Friday, 19 September 2014

South African Government Faults Federal Government's Explanation On Seized $9.3m


PRNigeria, an agency that releases statements for the military police and other security agencies said "No launderer will be audacious to fly into a country in a chartered jet with such huge cash.”, but...

According to an online news medium, Premium Times, South Africa described as “flawed and riddled with discrepancies,” explanations by the Nigerian government that the money was meant to procure arms.

This is just as the All Progressives Congress, APC raised 15 posers asking President Goodluck Jonathan to avail Nigerians full disclosure on the alleged scandal.

The private jet used to convey the cash was owned by the National President of Christian Association of Nigeria, CAN, Pastor Ayo Oritsejafor, who has since denied any involvement in the arms deal, saying the aircraft has since August 2, been leased to another company, Green Coast Produce Limited.

The Federal Government, in a statement by PRNigeria, an agency that releases statements for the military, police and other security agencies said “The Federal Government has submitted relevant data and documents on the transaction to South Africa and insisted that the transaction was legitimate. It also clarified that the funds were neither laundered nor smuggled for any covert manoeuvres. No launderer will be audacious to fly into a country in a chartered jet with such huge cash.”

The South African prosecution agency, in a statement sent to Premium Times, however said “Although various explanations about the money were given to the investigating officer, these explanations were flawed and riddled with discrepancies.”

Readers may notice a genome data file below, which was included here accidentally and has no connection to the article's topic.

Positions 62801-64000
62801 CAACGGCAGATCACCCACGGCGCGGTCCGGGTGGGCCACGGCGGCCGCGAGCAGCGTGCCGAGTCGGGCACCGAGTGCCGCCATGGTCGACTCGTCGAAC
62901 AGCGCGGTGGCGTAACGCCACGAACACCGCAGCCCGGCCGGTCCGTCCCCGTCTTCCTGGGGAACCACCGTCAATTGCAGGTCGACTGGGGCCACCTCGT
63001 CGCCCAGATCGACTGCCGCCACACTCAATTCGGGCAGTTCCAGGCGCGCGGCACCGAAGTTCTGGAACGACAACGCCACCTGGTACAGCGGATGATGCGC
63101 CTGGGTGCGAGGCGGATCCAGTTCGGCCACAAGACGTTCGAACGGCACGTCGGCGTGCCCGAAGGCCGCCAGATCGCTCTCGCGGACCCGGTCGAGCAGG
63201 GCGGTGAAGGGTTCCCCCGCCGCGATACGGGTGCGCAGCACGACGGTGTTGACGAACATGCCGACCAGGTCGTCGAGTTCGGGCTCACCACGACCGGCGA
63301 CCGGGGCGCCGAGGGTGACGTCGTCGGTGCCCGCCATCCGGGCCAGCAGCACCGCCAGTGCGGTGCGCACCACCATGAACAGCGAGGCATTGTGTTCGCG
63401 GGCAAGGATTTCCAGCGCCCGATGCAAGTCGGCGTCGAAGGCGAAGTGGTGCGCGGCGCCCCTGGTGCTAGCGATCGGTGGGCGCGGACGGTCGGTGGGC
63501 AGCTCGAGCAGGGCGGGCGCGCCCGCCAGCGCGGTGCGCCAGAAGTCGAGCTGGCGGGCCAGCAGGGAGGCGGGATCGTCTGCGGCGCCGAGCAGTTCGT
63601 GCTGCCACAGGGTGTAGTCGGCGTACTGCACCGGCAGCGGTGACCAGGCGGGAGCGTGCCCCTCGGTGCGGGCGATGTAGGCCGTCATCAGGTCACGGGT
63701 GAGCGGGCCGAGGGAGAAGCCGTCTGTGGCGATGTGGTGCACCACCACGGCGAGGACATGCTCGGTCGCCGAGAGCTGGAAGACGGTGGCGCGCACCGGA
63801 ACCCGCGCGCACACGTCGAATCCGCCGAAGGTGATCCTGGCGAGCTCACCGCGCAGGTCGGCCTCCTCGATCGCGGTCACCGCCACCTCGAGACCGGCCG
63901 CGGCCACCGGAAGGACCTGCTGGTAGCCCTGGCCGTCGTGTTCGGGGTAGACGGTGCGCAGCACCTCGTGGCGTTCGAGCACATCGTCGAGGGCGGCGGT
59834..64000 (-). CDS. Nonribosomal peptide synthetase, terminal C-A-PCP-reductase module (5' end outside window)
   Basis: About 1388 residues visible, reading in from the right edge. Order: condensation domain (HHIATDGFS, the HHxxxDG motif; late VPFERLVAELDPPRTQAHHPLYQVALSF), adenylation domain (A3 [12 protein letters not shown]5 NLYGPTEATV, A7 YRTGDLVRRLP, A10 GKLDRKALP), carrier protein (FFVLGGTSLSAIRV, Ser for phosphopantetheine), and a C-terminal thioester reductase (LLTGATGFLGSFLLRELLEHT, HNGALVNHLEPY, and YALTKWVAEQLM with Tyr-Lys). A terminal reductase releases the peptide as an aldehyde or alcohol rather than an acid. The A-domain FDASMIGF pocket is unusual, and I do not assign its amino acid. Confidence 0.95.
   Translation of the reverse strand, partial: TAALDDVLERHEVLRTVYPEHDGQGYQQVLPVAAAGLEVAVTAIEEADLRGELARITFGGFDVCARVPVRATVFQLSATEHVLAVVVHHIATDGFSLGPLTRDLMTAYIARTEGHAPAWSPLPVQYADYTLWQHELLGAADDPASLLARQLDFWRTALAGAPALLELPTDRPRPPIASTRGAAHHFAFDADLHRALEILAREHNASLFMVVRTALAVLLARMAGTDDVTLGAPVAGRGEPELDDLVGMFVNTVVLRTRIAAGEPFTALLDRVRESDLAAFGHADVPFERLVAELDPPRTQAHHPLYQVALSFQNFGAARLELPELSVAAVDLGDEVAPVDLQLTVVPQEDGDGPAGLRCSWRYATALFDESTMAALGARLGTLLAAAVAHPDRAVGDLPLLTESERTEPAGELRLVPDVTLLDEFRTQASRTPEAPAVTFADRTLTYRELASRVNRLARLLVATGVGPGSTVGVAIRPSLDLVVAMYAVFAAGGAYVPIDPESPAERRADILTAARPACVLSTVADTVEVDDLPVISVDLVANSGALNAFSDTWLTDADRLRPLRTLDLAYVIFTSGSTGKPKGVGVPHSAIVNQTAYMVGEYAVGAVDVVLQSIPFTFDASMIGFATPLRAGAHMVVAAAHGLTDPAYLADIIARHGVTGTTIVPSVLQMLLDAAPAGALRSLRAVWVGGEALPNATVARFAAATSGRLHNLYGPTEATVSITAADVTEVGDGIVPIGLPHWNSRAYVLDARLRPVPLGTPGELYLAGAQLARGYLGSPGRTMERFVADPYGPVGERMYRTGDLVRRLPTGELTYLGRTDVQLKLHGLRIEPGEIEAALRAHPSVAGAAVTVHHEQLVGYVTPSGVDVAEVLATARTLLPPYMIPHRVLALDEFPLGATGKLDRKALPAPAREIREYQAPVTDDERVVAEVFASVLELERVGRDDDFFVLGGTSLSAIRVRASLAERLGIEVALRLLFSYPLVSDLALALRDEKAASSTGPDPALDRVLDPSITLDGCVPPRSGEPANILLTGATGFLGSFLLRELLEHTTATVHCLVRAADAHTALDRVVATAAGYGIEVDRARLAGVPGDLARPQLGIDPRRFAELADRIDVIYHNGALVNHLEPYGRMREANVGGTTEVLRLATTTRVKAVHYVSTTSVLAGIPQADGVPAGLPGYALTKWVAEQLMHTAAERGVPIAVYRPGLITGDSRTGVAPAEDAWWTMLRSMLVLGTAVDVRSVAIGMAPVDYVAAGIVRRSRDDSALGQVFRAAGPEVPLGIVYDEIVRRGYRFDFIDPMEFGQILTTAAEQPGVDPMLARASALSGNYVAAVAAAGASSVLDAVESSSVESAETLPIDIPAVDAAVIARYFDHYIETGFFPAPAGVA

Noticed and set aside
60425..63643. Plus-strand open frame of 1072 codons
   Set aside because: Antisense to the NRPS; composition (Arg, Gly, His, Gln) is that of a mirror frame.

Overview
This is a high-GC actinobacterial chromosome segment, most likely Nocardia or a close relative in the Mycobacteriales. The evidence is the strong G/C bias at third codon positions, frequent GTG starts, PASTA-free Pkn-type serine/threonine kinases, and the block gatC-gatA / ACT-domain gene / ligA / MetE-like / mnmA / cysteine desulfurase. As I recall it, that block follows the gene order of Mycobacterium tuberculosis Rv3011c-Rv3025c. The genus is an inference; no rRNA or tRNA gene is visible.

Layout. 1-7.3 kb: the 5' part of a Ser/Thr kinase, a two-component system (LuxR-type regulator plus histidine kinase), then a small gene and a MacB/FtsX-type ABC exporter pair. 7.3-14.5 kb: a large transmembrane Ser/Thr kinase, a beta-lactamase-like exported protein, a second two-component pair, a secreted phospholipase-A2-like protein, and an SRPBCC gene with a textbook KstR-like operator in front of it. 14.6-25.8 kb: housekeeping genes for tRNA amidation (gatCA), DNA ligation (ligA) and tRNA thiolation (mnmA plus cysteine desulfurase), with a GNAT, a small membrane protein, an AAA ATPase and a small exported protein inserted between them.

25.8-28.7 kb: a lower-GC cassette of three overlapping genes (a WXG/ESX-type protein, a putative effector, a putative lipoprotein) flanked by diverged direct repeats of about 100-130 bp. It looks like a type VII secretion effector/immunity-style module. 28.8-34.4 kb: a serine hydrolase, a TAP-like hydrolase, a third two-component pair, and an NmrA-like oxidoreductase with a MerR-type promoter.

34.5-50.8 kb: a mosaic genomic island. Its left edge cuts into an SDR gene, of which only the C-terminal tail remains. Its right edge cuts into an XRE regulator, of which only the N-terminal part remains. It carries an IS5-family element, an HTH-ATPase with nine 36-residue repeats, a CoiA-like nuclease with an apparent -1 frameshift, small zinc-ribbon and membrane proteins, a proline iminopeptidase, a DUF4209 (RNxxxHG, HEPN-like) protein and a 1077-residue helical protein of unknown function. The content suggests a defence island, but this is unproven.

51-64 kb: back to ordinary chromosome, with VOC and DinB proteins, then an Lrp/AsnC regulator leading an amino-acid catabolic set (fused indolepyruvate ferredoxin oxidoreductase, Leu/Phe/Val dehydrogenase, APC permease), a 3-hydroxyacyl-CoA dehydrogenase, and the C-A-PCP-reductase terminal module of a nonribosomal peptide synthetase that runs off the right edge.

S’Africa moves to seize money

Already, the Asset Forfeiture Unit, AFU, of the National Prosecuting Authority of South Africa, NPA, has obtained a court order to freeze the money.

The NPA, in a statement said that the manner in which the money was brought into the country breached the country’s laws that deal with the transfer of foreign exchange of such proportion.

“The money was initially detained by the South African Revenue Service (SARS) as it was neither disclosed nor declared at Customs, and was above the prescribed legal limit for the amount of cash that may be brought into the country,” it said in a statement.

Investigators also cast serious doubt on the Nigerian government’s explanation that the money was meant for the procurement of arms and that it has provided documents and receipts to back its legitimacy, raising serious concern that suspects might have been in the process of laundering the money before it was intercepted.

The NPA said its investigation shows that Tier One Services Group, the firm Nigerian government claimed it wanted to procure the arms from, is not authorised to sell or rent military hardware.

“In the court papers, the NPA submitted evidence that Tier One is not registered with the National Conventional Arms Control Committee and is thus not authorised to enter into any agreements regarding the sale and/or rental of military equipment,” the statement read.

Tier One has apparently issued an invoice to a Cyprus-based company, ESD International Group Ltd, ESD, in respect of the procurement of armaments and helicopters to be delivered to Nigeria.

However, South African investigators said the time the invoice was prepared and the time the money was brought in threw up some serious issues of its true intent.

The money was ferried to South Africa less than a week from the date the invoice was prepared (September 8, 2014).

The involvement of a Cyprus-based company also heightens the suspicion that this may be a case of classical money laundering.

The NPA added that the transaction did not follow normal procedure in the procurement of the kind of equipment it was alleged to have been meant for.

Imagine PRNigeria a government agency defending money launderers...What kind of country do we live in? 

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